Recently a good friend of mine called to say he was sending me a book with a modern look at African rifles and cartridges that he felt I would enjoy. I thanked him profusely and politely tried to get him the cancel the order as I had not read a book on this subject in years that wasn't a re-hash of the same old tired themes. He said it was to late to cancel as the book was in route.

The book arrived in due course and I have not been able to put it down, it is that good. My favorite time to read or re-read a chapter is at dawn with a fresh cup of coffee. Some pages are already becoming dog eared.

To say Pierre van der Walts book African Dangerous Game Cartridges is "refreshing" is like seeing Victoria Falls for the first time and saying, gee that's nice. The work and effort that went into the text is extensive to say the least. The opening chapters on rifles, optics and related equipment is worth the cost of the book alone. The following chapters on cartridges and the load data comprised for each cartridge is a treasure trove of information.

I cannot recommend this book enough for those interested in African hunting, rifles and caliber selection in general.

You can contact author directly by e-mail at

Thursday, June 7, 2012

2 more Legends head for home

Karl D and his lovely wife drove 12 hours on Tuesday to pick up another pair of Legends. One was chambered for 270 Winchester and the other for 300 Winchester. Both are in out standard sporter configuration. We spent some time at the range shooting these at 200 and 300 yards. As the session came to a close and they were facing the long drive home Karl wanted to shoot a 458 Lott we had and try and compare it to the recoil of his Legend chambered for 416 Rem. He has another Elephant coming up the this fall and just needed to see for himself if this caliber was a real man killer in the recoil dept.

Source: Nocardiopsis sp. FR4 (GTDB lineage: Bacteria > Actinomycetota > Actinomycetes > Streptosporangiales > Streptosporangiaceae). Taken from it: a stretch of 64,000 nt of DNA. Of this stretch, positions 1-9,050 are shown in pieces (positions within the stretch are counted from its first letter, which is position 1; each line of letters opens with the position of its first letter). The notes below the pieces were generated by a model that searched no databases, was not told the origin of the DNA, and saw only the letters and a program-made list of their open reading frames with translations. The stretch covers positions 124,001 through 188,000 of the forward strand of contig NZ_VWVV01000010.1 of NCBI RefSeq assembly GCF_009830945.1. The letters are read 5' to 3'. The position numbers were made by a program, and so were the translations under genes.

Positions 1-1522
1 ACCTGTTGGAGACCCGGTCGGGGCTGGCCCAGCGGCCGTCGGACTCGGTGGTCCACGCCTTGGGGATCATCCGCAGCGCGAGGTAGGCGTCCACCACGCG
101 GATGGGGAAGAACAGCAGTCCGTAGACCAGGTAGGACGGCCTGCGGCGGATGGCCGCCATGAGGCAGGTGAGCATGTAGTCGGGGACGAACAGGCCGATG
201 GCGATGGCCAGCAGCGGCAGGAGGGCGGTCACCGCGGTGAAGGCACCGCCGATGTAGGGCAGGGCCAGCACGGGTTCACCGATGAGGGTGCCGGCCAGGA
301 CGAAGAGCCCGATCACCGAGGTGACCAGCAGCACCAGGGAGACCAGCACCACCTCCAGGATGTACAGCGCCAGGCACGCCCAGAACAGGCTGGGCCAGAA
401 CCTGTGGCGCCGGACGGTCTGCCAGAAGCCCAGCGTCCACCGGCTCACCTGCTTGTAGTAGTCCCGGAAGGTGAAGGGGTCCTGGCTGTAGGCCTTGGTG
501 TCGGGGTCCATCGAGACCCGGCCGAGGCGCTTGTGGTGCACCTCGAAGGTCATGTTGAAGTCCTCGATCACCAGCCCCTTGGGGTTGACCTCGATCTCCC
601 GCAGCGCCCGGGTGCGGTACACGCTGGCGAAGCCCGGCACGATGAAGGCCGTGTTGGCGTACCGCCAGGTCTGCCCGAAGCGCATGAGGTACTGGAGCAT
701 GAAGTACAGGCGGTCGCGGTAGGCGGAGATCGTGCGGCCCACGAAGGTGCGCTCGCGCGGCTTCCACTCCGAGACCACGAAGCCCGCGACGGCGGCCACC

So we set up his shooting sticks about 35 yards from the target frame and he fired 3 shots in very rapid succession as one might be required on such a hunt. He wanted to see what the recovery time was like  from shot to shot. As the third case hit the ground he turned and smiled and said, "Hell that's not bad !"

Friday, June 1, 2012

Bucks & Bulls in Cold Bay Alaska

Travis Adams and I have known one another for some time. Both of us guide for Bucks & Bulls Guides and Outfitters and together have had the pleasure of working with this team of true professionals for many years. Travis just returned from Cold Bay Alaska with a Bear we just had to include on this blog. While it was not killed with one of our rifles the hunt deserves attention and a shout out for a job well done. As this may be a spring bear season that most will try and forget I think Travis will always consider the hardships and bad weather a necessary price to pay for such a great experience. Travis had booked a 16 day hunt and took this Bear as the sun was going down on the 14th day.

The bear taped 10' 2" with a  27 & 7/16" green skull. He may not "best" this first bear in a lifetime of  trips back to Cold Bay. He and his guide from R&R stalked the bear until they ran out of cover and spent hour's laying in the snow waiting for the lounging bear to present a favorable shot. As the sun began to set the thermals shifted and blew their scent right at the bear. Having caught their wind the bear came out of the snow as if launched by springs and ran directly away from them. At 376 yards the bear slowed to a stop and turned broadside. Years of guiding under pressure for trophy Mule Deer and Elk was now about to pay off as Travis told the guide he was definitely taking the shot.

I imagine the guide was wondering how he was going to explain to his boss why he let anyone even consider such a shot when the 375 bellowed. The bear took the first round in the center of the rib cage, spun 180 degree's and Travis handed him another one placed in the same spot only this time from the other side.

The bear began to loose his footing and tumbled down the hill with Travis firing whenever a vital spot  rolled into view. He fired 7 times and hit the bear 7 times. The dream of a life time had just come to fruition. I have no doubt the next several hours were filled with a lot work compared to an elk but I'd be willing to guess Travis can't remember the sweat required to get the bear to camp.

110% effort to the end, typical performance from a Bucks & Bulls guide. I would have expected nothing less.